The Cambodian Government plans a large increase in support for the elderly, announcing over hundreds of new support groups for its senior citizens.

In 2013, Cambodia has 1.1 million elderly people. This will grow to 1.8 million people over 60 years, according to the World Health Organisation.

Many in the older generation have lived through the violent Khmer Rouge regime. Most of them are women who lost husbands and children during the period.

Cambodia’s Minister of Social Affairs, Vong Soth, announced that 394 new support groups will be set up across the the country next year.

The groups called Older People’s Association are run by a non-profit HelpAge. They bring the elderly together in small communities and provide health training, work opportunities, social activities, and training to access their benefits.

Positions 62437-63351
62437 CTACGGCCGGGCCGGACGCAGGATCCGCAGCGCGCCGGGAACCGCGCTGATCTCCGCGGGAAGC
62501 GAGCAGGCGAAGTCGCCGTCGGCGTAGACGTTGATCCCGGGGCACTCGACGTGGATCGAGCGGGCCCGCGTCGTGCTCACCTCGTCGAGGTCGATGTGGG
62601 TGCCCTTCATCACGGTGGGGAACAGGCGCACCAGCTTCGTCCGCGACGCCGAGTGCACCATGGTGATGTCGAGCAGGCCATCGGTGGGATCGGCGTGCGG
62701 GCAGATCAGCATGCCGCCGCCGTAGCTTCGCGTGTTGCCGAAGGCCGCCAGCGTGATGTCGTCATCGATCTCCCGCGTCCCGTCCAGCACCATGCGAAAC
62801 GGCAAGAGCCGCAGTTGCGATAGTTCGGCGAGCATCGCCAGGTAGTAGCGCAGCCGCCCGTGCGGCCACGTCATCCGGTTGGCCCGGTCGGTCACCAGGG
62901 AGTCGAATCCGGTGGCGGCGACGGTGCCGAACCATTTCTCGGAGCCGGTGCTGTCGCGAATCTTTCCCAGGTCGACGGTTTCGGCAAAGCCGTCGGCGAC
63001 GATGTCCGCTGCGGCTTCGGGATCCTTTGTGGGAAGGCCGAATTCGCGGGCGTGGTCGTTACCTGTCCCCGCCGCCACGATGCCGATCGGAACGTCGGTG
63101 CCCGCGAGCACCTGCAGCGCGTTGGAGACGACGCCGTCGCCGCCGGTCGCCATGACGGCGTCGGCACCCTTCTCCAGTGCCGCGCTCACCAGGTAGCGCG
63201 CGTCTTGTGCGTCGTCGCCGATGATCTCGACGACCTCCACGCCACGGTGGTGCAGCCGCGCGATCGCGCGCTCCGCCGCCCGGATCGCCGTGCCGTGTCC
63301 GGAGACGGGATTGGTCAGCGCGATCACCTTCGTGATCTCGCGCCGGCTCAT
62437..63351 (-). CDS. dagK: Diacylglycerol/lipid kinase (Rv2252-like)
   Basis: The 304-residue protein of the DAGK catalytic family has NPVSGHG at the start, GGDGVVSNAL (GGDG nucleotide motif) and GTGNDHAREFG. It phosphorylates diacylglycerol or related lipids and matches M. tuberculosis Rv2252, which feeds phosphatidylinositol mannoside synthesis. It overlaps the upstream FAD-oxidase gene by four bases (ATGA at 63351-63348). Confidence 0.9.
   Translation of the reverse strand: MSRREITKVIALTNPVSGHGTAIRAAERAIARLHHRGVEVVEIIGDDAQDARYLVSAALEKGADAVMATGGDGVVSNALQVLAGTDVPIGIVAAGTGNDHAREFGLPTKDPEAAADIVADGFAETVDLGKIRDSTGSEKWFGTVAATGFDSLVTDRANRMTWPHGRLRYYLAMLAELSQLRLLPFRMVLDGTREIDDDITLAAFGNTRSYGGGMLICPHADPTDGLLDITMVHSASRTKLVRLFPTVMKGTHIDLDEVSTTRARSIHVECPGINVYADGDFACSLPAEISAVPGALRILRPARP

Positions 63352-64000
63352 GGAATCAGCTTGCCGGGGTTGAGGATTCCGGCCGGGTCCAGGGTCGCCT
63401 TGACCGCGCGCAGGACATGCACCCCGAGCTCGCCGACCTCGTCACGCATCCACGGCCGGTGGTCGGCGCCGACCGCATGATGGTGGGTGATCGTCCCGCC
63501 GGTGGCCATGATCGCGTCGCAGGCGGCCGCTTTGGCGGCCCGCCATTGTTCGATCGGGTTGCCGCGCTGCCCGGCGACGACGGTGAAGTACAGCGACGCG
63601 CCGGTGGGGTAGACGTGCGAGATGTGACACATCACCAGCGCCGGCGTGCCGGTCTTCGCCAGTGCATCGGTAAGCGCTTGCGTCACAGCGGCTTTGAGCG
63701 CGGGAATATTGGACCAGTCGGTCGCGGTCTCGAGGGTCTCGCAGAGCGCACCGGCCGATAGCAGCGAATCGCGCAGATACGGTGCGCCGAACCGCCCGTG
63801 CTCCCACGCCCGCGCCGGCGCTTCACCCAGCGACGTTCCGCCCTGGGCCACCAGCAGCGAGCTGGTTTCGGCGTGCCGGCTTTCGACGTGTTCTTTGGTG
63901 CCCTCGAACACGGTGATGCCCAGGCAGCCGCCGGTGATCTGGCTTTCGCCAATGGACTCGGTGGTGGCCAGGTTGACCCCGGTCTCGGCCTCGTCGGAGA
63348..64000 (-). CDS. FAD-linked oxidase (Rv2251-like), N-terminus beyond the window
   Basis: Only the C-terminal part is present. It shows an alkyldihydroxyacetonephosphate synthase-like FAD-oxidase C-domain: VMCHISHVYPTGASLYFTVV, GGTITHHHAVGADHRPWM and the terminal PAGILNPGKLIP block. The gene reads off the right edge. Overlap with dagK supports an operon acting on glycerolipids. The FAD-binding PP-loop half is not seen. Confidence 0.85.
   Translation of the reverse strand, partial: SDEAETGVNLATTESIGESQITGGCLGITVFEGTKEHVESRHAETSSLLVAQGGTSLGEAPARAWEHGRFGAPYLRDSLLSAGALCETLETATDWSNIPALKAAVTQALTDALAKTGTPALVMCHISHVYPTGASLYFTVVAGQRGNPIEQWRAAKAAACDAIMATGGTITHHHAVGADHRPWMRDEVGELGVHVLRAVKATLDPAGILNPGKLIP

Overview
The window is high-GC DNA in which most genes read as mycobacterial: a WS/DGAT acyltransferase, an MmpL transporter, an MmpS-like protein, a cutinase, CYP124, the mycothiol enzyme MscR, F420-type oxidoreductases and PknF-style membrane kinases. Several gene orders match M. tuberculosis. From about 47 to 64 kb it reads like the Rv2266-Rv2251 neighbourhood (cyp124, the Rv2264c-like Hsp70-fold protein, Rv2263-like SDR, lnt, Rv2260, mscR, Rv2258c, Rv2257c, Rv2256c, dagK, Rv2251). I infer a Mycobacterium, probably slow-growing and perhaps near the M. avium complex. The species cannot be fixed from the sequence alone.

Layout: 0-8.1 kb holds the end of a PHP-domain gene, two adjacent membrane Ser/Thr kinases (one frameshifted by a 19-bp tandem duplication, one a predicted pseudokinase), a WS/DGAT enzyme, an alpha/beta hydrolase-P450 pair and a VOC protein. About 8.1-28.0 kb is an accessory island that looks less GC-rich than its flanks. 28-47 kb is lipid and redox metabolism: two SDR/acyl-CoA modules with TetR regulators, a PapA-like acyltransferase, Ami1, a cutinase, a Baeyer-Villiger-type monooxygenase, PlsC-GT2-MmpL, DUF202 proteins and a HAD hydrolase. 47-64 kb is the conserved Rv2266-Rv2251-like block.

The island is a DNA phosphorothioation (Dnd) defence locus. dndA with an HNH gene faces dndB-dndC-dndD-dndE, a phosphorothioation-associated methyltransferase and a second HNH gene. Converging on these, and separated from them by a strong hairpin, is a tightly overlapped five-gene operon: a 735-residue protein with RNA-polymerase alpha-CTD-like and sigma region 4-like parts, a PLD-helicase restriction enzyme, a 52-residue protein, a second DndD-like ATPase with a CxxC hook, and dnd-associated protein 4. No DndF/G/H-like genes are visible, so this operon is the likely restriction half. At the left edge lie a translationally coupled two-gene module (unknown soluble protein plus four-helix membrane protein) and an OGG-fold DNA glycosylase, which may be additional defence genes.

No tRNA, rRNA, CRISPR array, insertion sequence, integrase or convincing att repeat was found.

“There are still elderly people who need care because they do not have a family,” said Kim Vuthy, director of one of the support groups in the capital Phnom Penh, quoted the Phnom Penh Post.

HelpAge has conducted research on the effectiveness of the elderly support groups, with results to be published in December. Preliminary results show that they help the elderly “stay more active”, according to Tum Vira, Executive Director of HelpAge Cambodia.

Cambodia’s ageing population will also increase the burden on its health systems. WHO has identified heart, infectious and parasitic diseases as the top diseases for the elderly.

Image by European Commission DG ECHO, licensed under CC BY-SA 2.0